The High Court has ruled that the government does not have the prerogative power to invoke Article 50 in a decision said by legal commentators to represent the most important constitutional decision in generations. That profound statement is, in this instance, more than a simple hyperbole that is usually applied to the legal/political debate.
Parliamentary sovereignty is the foundation upon which our democracy is based and it is the very concept of sovereignty that the Brexiteers based their argument upon when campaigning to leave the EU last summer. Ironically, they should be just as pleased with this ruling as those now dismissed as ‘remoaners’.
If indeed the British people were demanding back their sovereignty in the referendum, they were certainly not demanding that sovereignty meant giving arbitrary power to a PM and three ministers in a government that was not elected.
The matter will now inevitably be appealed to the Supreme Court and will be decided in December. The outcome of that will indeed be perhaps the most important constitutional decision in centuries, let alone generations, and will be central to how Britain is governed way beyond our final departure from the EU. The Royal Prerogative is an anachronistic and undemocratic relic and this ruling is a long awaited step towards a much more representative democracy.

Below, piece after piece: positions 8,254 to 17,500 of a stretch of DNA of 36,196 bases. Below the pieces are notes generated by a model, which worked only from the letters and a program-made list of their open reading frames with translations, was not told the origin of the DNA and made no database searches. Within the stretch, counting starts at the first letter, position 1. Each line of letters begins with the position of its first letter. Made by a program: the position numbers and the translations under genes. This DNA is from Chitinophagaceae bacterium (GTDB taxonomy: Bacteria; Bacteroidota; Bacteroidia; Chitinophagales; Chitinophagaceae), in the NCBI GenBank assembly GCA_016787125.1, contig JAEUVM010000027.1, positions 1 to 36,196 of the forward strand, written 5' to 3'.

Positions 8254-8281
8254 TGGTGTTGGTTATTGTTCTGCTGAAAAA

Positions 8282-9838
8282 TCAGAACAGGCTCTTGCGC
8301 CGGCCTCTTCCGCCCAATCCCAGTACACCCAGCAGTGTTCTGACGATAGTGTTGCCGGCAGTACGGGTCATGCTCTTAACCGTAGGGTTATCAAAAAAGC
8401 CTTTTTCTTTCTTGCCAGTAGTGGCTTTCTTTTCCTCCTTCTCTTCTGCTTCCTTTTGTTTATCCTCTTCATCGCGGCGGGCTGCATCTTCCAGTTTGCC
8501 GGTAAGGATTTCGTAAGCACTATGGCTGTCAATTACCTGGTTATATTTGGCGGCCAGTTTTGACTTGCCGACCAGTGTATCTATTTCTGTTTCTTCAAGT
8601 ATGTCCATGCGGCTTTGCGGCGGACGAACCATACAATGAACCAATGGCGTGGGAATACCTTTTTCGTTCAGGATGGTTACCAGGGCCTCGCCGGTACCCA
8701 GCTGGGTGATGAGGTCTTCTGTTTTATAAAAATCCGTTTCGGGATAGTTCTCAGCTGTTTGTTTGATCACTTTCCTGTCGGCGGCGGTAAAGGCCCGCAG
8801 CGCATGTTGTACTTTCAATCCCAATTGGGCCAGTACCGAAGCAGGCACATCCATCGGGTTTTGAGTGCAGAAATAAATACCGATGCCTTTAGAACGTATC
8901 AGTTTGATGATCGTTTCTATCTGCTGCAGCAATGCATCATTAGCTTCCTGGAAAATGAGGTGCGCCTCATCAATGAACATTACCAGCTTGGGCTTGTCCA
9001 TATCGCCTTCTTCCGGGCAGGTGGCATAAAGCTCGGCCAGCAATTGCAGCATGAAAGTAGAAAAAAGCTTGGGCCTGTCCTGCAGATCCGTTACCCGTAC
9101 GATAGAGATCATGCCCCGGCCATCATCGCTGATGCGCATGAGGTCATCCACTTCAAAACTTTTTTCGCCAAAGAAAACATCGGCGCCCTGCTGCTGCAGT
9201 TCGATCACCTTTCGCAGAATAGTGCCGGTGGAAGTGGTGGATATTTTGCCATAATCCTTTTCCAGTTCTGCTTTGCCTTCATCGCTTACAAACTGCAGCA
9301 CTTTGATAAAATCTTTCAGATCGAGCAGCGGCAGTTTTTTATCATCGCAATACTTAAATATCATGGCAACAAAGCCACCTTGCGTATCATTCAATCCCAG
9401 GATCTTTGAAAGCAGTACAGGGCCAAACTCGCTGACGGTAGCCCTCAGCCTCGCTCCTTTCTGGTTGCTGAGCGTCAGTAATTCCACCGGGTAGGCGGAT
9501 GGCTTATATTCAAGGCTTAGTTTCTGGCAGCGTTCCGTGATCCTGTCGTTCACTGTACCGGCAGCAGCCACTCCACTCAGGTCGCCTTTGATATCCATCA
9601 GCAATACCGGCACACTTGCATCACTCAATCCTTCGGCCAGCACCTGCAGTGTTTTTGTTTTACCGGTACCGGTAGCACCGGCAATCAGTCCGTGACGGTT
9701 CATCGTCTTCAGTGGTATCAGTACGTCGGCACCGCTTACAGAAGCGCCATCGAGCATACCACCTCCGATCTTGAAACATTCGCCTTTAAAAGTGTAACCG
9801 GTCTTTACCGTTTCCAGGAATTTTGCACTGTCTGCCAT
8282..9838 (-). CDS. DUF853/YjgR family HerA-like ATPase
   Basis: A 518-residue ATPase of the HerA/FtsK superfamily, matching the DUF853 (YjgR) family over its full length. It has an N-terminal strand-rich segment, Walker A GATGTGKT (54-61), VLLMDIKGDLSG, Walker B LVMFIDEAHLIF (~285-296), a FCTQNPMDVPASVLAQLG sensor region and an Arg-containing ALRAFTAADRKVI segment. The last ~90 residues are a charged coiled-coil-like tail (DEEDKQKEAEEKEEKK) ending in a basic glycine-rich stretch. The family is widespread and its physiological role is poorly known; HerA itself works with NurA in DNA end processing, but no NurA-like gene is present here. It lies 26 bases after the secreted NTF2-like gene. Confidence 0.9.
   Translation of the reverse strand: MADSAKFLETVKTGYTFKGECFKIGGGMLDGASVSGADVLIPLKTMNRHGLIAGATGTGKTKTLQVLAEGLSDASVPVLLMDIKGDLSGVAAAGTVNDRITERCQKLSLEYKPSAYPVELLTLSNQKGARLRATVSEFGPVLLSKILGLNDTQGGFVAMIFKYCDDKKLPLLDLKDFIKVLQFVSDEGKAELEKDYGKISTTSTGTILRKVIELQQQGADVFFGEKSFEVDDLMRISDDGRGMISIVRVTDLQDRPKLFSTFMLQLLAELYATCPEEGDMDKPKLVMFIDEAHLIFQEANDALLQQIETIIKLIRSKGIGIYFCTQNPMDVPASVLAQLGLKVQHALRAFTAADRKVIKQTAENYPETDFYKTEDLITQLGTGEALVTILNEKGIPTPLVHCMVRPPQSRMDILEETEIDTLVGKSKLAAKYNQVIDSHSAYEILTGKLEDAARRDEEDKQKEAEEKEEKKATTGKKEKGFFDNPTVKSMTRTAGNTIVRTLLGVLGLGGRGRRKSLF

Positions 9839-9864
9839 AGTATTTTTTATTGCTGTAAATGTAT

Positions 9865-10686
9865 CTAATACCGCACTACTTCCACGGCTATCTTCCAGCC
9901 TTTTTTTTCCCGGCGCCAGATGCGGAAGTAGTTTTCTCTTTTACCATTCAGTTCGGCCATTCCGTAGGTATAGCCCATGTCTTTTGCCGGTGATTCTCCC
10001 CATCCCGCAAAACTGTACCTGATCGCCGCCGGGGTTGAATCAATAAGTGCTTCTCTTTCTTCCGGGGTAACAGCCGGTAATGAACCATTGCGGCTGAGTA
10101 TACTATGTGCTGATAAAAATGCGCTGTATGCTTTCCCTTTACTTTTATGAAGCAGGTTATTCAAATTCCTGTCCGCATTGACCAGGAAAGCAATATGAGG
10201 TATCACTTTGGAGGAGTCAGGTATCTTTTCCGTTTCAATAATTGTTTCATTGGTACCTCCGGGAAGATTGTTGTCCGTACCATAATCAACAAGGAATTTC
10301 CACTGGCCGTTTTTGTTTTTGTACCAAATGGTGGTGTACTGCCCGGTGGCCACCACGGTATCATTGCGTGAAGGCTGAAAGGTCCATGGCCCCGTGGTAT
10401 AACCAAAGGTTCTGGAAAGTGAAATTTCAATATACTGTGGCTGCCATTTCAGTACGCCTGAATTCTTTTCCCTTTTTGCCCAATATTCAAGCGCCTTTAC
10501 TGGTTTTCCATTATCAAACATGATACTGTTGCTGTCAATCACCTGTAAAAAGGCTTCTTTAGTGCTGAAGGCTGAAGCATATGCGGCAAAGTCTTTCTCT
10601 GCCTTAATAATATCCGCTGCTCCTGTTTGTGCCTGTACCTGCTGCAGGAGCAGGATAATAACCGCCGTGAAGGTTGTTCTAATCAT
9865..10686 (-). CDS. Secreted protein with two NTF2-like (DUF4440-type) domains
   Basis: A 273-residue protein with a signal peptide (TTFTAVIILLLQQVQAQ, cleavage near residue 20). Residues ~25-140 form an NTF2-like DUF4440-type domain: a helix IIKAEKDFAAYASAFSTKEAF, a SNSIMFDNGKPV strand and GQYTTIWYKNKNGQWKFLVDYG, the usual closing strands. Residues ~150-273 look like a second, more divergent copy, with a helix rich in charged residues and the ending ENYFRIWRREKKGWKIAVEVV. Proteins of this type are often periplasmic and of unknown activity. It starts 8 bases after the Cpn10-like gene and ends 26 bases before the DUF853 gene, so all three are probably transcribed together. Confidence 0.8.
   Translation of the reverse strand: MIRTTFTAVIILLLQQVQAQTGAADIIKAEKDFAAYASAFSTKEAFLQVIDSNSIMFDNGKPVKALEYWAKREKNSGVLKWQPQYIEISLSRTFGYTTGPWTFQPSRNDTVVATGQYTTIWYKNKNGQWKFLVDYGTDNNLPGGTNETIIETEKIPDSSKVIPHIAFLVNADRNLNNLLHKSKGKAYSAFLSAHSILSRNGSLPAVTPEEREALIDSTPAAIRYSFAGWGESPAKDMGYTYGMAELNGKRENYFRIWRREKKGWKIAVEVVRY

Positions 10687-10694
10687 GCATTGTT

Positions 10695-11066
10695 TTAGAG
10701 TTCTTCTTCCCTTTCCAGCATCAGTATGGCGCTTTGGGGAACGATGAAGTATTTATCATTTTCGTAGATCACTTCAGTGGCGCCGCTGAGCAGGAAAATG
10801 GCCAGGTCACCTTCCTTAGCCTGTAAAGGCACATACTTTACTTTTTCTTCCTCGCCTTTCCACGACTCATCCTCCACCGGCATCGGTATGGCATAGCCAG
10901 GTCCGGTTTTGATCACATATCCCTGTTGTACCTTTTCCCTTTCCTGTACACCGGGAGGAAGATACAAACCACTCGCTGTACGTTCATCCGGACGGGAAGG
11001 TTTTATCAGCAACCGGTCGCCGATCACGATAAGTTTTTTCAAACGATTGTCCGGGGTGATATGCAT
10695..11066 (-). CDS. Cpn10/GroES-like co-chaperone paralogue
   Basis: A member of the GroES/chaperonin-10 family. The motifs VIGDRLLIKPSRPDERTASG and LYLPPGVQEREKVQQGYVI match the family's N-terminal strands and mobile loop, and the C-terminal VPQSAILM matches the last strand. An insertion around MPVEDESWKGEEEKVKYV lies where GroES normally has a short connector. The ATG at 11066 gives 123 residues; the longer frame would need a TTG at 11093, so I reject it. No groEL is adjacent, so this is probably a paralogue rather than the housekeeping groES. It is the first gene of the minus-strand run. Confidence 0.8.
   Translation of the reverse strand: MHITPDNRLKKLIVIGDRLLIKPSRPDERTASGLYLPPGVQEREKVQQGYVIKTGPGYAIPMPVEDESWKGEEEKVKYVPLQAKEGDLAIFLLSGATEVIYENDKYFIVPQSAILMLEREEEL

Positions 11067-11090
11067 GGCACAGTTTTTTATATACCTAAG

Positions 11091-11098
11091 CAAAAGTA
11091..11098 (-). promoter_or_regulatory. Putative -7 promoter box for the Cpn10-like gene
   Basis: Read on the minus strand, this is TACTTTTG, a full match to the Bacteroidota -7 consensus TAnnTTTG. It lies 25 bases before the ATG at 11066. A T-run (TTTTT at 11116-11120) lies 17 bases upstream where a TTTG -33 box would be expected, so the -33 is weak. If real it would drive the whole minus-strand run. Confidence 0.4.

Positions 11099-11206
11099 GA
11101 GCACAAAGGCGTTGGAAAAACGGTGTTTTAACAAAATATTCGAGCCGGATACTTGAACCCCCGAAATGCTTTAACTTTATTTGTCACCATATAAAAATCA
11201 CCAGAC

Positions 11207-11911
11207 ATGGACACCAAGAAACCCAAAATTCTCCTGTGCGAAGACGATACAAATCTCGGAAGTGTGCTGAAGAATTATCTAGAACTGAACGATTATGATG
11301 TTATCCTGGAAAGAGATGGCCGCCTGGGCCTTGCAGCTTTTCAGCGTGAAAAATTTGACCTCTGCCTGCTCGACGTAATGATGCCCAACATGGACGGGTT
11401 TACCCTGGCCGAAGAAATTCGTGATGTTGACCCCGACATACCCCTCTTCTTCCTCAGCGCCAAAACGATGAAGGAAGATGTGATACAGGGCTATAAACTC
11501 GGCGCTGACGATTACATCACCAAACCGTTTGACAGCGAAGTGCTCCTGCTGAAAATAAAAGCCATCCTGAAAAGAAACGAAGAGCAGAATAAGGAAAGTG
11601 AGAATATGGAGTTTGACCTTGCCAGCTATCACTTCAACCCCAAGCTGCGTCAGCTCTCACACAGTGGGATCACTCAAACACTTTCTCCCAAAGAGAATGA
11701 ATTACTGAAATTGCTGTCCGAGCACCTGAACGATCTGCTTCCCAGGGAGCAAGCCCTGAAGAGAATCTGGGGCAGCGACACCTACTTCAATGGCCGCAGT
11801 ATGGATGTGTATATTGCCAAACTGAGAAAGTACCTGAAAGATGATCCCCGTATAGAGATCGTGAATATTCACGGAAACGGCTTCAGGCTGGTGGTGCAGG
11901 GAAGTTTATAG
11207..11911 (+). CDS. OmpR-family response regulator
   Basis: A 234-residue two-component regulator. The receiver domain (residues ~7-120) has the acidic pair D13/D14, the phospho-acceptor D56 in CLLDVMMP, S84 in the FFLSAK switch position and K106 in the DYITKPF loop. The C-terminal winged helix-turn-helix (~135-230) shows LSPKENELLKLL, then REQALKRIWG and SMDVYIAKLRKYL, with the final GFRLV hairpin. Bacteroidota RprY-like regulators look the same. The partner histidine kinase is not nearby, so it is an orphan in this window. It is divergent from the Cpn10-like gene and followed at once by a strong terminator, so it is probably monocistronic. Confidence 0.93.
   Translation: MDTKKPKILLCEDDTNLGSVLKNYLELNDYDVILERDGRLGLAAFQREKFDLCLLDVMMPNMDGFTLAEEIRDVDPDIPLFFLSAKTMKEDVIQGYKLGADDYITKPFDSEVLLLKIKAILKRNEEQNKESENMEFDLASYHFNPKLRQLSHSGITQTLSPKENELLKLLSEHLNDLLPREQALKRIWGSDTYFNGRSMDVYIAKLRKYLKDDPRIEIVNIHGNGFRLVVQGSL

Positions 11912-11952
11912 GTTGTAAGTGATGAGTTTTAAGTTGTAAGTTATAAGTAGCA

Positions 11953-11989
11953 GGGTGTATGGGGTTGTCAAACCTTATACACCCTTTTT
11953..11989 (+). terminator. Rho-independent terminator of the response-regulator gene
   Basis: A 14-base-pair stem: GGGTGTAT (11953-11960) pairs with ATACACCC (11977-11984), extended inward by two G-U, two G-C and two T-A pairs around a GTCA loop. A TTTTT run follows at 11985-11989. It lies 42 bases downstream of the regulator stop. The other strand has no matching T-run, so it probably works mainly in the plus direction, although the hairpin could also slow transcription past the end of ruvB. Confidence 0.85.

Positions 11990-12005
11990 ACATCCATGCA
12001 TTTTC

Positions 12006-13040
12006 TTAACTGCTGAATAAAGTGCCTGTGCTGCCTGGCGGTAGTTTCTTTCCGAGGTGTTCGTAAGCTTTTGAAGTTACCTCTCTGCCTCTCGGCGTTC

Irrespective of whether they wish to remain or to leave the EU, everyone in Britain should applaud the decision of the court to reaffirm an elected parliament’s supremacy over an appointed minister’s arbitrary and politically motivated use of power.
If the Supreme Court affirm this decision in December, we will be on the threshold of progressive change in the governing of the UK. Far from this being a ‘constitutional crisis’ as our media love to call such events, it will be an opportunity for democracy on a par with the extension of the franchise to women in the early 20th century.
Contrary to the cries of the most strident of the Brexiteers, Parliament remained sovereign throughout our 43 year membership of the EEC and EU. Even when in earlier constitutional cases our learned judges talked of Parliament giving way to the flow of European law in our tides and estuaries, it remained supreme.
It is absolutely correct that in a democracy our elected representatives debate matters of such gravity and vote on it. It would be total irony indeed if in the ‘taking back’ of our sovereignty that we handed the future of Britain to a collection of here today, gone tomorrow appointed politicians — who have only too well demonstrated their beliefs that their political careers are ‘supreme’ over everything.
Barry Turner is senior lecturer in Law and Journalism at the University of Lincoln.